Theresa May, who has become Britain’s next prime minister by a process of elimination, may nevertheless be the best available choice. Her rivals in the Conservative Party, having persuaded voters to choose to exit the European Union with irresponsible rhetoric and unfulfillable promises, self-destructed one by one. That left May, a veteran cabinet minister and Euroskeptic who nevertheless favored the “remain” side, the last candidate standing.

May, like Britain’s only other female prime minister, Margaret Thatcher, has a reputation for pragmatism and toughness; she will need loads of both.

Foremost among the new government’s problems will be facing the choice between seeking a close association with the EU, including full access to its market, and curbing the outward payments to Brussels and inward flow of EU immigrants, as promised by the Brexit camp. Failure to obtain the former could be devastating to Britain’s service- and finance-heavy economy, but surrender on the latter would enrage many voters.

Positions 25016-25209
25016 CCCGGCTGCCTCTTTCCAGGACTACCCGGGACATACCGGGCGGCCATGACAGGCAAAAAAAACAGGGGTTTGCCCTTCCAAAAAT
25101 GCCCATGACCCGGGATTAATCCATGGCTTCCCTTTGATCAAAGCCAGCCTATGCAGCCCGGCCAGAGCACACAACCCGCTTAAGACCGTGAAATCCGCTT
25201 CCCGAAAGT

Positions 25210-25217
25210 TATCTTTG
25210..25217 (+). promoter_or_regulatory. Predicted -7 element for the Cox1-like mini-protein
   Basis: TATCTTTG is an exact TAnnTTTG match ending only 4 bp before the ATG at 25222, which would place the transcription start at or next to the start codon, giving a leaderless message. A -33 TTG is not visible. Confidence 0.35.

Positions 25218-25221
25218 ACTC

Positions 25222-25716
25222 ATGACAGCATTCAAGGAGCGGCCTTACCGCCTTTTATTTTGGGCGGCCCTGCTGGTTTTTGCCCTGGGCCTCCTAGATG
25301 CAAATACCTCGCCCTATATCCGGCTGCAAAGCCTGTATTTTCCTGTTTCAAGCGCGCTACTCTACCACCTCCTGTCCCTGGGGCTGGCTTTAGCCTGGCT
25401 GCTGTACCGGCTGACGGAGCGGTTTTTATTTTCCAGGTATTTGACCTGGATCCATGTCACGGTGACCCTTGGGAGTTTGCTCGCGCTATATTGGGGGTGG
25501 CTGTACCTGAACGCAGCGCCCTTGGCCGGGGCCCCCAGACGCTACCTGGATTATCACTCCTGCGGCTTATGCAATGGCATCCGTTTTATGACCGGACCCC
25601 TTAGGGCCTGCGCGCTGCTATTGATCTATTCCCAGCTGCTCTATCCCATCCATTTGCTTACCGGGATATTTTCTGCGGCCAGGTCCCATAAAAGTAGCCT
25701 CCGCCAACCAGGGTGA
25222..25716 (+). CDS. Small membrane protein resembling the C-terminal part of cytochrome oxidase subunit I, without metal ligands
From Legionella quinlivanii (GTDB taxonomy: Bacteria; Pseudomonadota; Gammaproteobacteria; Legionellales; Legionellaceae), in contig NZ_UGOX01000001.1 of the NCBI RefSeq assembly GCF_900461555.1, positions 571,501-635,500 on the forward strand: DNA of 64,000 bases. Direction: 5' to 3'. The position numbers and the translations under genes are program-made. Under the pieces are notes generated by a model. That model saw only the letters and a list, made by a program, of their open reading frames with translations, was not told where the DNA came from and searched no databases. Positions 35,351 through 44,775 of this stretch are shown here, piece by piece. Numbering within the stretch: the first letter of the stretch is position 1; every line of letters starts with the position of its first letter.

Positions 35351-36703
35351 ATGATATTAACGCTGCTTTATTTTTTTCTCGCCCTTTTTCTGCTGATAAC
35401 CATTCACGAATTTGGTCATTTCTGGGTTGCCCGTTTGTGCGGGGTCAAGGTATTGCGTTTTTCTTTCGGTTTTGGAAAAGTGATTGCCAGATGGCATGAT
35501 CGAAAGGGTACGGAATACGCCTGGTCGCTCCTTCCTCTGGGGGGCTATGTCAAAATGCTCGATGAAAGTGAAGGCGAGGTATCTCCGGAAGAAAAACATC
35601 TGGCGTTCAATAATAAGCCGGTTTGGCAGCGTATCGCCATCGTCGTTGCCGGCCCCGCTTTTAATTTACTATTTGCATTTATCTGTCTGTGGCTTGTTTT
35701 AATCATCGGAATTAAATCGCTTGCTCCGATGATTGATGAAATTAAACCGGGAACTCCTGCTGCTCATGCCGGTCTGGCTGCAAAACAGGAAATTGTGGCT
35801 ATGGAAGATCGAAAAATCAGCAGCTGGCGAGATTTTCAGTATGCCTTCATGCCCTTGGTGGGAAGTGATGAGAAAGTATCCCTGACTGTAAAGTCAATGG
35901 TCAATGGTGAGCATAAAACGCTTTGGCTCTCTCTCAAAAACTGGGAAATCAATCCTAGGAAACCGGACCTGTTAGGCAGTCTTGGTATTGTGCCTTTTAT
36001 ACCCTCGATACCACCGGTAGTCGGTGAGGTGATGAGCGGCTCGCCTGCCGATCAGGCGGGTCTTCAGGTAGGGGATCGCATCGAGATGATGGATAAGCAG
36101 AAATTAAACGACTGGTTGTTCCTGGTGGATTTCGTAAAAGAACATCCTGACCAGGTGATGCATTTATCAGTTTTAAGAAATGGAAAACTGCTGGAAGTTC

Prudently, May has indicated she will wait until 2017 to formally trigger the withdrawal process. In the meantime, May is signaling that she will seek to build her own political base with a domestic economic program that abandons her predecessor’s fiscal austerity. May delivered a speech Monday in which she endorsed measures to raise working-class incomes and check executive pay and corporate takeovers.

May, however, also appears to appreciate that the Brexit vote was driven by a backlash against the costs of globalization, including growing inequality. As she put it, the referendum was also “a vote for serious change.” The exit from the EU is not likely to answer those demands. While she negotiates with Brussels, May would be wise to pursue more workable responses.